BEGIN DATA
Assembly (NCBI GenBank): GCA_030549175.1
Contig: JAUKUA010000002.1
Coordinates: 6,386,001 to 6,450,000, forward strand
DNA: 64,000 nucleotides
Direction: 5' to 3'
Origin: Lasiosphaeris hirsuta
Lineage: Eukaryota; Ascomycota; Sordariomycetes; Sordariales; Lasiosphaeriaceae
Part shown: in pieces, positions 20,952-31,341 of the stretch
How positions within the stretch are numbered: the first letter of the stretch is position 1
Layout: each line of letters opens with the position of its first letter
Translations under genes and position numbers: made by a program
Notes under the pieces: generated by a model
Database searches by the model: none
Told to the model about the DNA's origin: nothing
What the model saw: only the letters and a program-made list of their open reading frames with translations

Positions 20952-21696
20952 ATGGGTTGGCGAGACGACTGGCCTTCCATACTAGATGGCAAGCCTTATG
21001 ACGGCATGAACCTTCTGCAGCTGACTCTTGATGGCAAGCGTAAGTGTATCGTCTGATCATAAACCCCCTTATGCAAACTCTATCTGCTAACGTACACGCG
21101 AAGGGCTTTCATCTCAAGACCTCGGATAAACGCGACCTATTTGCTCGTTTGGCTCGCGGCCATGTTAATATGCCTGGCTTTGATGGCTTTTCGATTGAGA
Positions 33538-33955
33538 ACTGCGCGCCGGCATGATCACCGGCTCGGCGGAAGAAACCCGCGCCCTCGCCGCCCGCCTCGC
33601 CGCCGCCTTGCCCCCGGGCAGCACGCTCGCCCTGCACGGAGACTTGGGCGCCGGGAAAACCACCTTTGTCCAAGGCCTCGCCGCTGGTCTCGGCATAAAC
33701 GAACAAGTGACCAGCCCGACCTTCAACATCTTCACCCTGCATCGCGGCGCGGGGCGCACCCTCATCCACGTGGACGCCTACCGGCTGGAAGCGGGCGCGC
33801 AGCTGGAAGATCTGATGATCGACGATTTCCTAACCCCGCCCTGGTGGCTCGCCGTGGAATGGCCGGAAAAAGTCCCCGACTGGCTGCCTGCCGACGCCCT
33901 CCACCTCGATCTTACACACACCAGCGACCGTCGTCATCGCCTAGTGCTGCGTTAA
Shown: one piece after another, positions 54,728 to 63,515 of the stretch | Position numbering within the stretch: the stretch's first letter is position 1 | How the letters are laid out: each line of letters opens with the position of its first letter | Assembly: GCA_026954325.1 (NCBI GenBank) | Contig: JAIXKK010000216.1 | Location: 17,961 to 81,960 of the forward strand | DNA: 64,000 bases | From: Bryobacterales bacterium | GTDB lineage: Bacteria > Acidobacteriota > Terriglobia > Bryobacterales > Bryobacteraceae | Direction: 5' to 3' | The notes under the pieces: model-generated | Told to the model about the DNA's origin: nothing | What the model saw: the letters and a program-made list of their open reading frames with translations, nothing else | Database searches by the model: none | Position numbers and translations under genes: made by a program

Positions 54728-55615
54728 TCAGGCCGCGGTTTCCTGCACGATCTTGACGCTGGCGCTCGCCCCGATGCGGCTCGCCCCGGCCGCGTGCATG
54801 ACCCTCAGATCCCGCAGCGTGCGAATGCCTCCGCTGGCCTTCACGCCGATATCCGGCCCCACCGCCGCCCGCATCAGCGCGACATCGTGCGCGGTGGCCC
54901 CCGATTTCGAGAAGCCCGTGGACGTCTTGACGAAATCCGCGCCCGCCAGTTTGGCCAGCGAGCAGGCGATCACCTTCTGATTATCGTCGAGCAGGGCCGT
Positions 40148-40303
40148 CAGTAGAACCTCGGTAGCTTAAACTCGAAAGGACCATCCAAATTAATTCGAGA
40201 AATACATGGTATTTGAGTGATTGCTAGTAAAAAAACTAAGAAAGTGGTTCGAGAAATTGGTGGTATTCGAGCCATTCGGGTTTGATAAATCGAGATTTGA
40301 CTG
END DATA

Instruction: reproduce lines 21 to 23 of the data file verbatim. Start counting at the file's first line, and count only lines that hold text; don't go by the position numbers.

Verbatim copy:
33538 ACTGCGCGCCGGCATGATCACCGGCTCGGCGGAAGAAACCCGCGCCCTCGCCGCCCGCCTCGC
33601 CGCCGCCTTGCCCCCGGGCAGCACGCTCGCCCTGCACGGAGACTTGGGCGCCGGGAAAACCACCTTTGTCCAAGGCCTCGCCGCTGGTCTCGGCATAAAC
33701 GAACAAGTGACCAGCCCGACCTTCAACATCTTCACCCTGCATCGCGGCGCGGGGCGCACCCTCATCCACGTGGACGCCTACCGGCTGGAAGCGGGCGCGC